Wednesday, June 29

Dan Biggar: Lions need to ‘fire more shots’ if they want to win Test 3 | British and Irish lions


TThe bigger the game, the more Dan Biggar likes it. Nor is there a need for anyone to tell you what the Lions must do if they are to win the all-important third event. “We are very aware that we have to shoot a few more shots than last weekend,” says the air medium whose tactical decisions will be fundamental to the result of the series.

However, as Biggar makes clear, that doesn’t mean ruling out every aspect of the Lions’ game plan and starting all over again. It means making more of the opportunities that arise and not allowing South Africa to dictate the pace of the game as it did last week. “It’s about making sure we’re a little bit more positive and taking a few more chances, but without going out, playing rugby to seven and inviting a pressure load.”

Given that Biggar threw a princely total of just three passes during his time on the field in the second test, “play more rugby” can be a relative concept in a suffocating series like this. But lurking on the bank this week is Finn Russell, specifically chosen for this tour to weave some occasional magic. As Biggar is honest enough to admit: “Finn offers something a little different to me and Owen [Farrell] in terms of keeping defenses guessing, ”the Scotsman can pick locks that he and Farrell can’t.

However, for the first 40 to 50 minutes, Biggar will take care of the toolbox. So far he has had a decent but not outstanding series and knows exactly where the Lions fell short in the second test. “We are very aware that we lost control of that match, probably in the second half when they strangled him. We’d like to think we can fire a few more shots and we’ve been preparing all week for that in terms of looking positive. That’s the plan for this weekend: really show what it’s all about. “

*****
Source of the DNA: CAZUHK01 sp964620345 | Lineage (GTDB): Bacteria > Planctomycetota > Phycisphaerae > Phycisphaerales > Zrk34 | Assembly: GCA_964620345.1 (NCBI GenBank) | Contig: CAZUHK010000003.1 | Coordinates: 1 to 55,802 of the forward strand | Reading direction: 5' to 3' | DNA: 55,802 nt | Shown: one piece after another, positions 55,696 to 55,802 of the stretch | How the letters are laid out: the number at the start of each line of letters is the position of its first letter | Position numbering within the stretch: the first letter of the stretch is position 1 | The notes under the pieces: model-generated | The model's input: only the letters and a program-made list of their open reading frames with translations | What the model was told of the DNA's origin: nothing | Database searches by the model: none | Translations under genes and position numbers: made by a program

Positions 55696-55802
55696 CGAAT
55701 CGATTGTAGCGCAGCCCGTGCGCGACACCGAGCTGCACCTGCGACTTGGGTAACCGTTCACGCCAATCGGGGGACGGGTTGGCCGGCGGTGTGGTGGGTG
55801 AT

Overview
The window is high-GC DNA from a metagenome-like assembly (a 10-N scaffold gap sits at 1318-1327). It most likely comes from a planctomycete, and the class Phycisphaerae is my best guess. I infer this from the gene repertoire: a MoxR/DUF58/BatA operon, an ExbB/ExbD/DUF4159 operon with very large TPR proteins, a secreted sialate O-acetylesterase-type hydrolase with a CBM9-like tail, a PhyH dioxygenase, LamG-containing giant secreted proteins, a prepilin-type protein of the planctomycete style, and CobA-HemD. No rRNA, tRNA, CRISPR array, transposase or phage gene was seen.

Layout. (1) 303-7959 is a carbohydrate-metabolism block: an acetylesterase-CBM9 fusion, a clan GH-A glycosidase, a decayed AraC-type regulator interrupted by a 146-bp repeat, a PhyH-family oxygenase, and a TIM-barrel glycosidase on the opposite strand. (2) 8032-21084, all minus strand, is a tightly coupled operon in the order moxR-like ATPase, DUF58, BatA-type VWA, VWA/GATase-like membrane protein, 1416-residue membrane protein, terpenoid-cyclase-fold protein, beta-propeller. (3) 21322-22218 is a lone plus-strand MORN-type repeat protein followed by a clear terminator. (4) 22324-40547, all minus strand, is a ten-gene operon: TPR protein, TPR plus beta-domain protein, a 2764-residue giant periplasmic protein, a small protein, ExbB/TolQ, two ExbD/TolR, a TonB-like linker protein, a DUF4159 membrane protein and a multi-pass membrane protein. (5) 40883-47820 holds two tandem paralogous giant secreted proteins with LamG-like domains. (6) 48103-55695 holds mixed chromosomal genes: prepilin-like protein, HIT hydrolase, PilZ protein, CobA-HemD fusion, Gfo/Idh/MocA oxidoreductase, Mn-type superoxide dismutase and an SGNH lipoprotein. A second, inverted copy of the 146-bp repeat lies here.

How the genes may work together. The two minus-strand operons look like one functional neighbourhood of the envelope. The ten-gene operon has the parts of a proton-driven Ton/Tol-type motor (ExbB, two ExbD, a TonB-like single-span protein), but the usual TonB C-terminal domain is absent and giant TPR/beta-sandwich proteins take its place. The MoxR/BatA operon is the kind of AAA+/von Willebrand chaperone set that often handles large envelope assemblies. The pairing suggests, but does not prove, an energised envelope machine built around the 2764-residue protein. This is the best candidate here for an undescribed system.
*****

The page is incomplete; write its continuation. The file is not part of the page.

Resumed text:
That said, after 13 punishing years of international rugby and 92 matches for Wales, the 31-year-old also appreciates how crucial dynamism and discipline are in facilitating the momentum of the baseline. As it happens, six of the Lions’ seven running backs for the final test (Ali Price being the exception) also started the game on the eve of the game against Japan at Murrayfield and, tactically, little has changed. “When you get to cup finals or big games like this, you rarely see a lot of champagne rugby. It’s about coming out on the right side of the scoreboard, however you do it. If I’m honest, we wouldn’t have given a monkey if we had come out on the right side of the scoreboard last weekend.

“We have been challenged this week about our area of ​​contact and how physical we can be. The discipline is also huge. Those two things have topped the list in terms of what we’ve been driving. Look at that first test: I think we gave them four lineouts and we conceded eight or nine penalties. Last Saturday we gave away 17 or 18 penalties and free throws that obviously also add up to a lot of lineouts ”.

And as the kickoff approaches, there will also be a completely natural desire to give Warren Gatland and Alun Wyn Jones a proper sendoff as they prepare to retire from the Lions gladiator arena after four largely successful tours each. . Biggar, however, knows both men very well and suspects that Jones, in particular, will have little time for such romantic niceties.

“If that was the talk between the group, then Al is the type that would crush him pretty quickly and make sure it’s about the team and winning on Saturday. That is far more important than anything else on it. This is how he has played his entire career. It’s really quite scary … going to 12 consecutive Lions events on the rebound, plus everything else he’s accomplished, is an effort. He deserves all the accolades he gets, but he’s a team man first and foremost. “

Gatland’s reputation is also assured: “His legacy is in his CV; that speaks a lot for itself, ”but Biggar admits that he and his teammates still need to etch themselves into the Lions legend. “Look at the great Lions, they have all been winners of the series. For us, it’s about making sure we try to add our names to that list. It has been eight difficult weeks, with Covid and without fans, family or friends authorized to leave. If we came back with a series win it would be worth it. “


www.theguardian.com

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